I have an Objective-C variable that conforms to multiple protocols.

id <NSObject, NSCopying, NSCoding> identityToken; 

How would I represent this type in Swift?

5 Answers 5


This should work:

var identityToken: NSObjectProtocol & NSCopying & NSCoding 

Note you have to use NSObjectProtocol instead of NSObject in swift.

Here are some additional examples:

Array of objects conforming to multiple protocols:

var array: [NSObjectProtocol & NSCopying & NSCoding]

Function with a parameter that conforms to multiple protocols:

func foo(param: NSObjectProtocol & NSCopying & NSCoding) {


For Swift version before 3.1, use:

var identityToken: (NSObjectProtocol, NSCopying, NSCoding)
  • 1
    Can you elaborate on why NSObjectProtocol must be used?
    – aleclarson
    Jun 13, 2014 at 22:19
  • 1
    @aleclarson In objective-c there is an NSObject class and protocol. Swift uses NSObject and NSObjectProtocol to differentiate between the two.
    – Connor
    Jun 13, 2014 at 22:24
  • 9
    Very cool. Wasn't aware of this (somewhat awkward) syntax. However, how can you do this with an explicit class as well, for example in obj-c: MyClass<ProtcolOne, ProtocolTwo>?
    – devios1
    Jul 23, 2014 at 4:17
  • 4
    @devios You may replace MyClass<ProtocolOne, ProtocolTwo> by using generics: func foo<T: MyClass where T: protocol<ProtocolOne, ProtocolTwo>>(params: T)
    – Oscar
    Dec 25, 2014 at 8:17
  • 3
    @Oscar thanks for the helpful tip. how can one declare MyClass<ProtocolOne, ProtocolTwo> as a variable? Apr 2, 2015 at 2:28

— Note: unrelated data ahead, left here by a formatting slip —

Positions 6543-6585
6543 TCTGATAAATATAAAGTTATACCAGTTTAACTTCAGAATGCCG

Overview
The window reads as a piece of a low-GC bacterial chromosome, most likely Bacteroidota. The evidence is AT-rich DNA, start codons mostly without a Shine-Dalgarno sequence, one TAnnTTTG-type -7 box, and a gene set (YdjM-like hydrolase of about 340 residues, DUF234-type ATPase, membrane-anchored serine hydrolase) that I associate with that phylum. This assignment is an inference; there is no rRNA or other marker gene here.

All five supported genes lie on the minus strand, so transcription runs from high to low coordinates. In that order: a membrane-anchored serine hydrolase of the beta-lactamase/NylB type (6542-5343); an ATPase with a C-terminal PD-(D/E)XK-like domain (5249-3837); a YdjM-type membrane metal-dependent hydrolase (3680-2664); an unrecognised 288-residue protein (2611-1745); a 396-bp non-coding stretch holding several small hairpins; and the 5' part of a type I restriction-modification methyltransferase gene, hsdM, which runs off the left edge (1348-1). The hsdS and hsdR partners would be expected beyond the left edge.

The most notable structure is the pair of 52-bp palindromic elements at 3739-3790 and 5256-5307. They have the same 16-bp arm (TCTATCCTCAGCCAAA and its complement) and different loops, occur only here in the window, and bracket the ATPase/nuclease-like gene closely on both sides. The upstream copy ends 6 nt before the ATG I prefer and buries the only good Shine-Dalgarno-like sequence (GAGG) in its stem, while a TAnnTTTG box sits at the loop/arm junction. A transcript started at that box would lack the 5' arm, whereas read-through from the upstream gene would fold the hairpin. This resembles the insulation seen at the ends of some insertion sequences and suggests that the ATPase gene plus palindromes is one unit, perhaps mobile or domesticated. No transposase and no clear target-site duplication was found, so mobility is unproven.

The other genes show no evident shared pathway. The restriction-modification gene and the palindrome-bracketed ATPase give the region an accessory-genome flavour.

Swift 3

var idToken: NSObjectProtocol & NSCopying & NSCoding

func foo(_ delegateAndDataSource: UICollectionViewDelegate & UICollectionViewDataSource) { ... }

Seems like you could also type-alias the composite protocols, which may come in handy if you plan on using the same combination of protocol multiple times.

typealias IDToken = NSObjectProtocol & NSCopying & NSCoding

Same examples as given in the accepted answer, using a type-alias:

var idToken: IDToken

var array: [IDToken] = []

func foo(param: IDToken) { ... }

The above answer from conner is correct, however you often should implement a separate protocol that itself inherits from the other protocols, and allows you more flexibility, should you want to add additional protocol methods later or change the top level protocols.

internal protocol MyOtherProtocol : NSObjectProtocol, NSCopying, NSCoding {
    func someOtherNecessaryMethod()

Then utilized:

var identityToken : MyOtherProtocol

For generics this works as well:

func setCollectionViewDataSourceDelegate<D: UICollectionViewDataSource & UICollectionViewDelegate>

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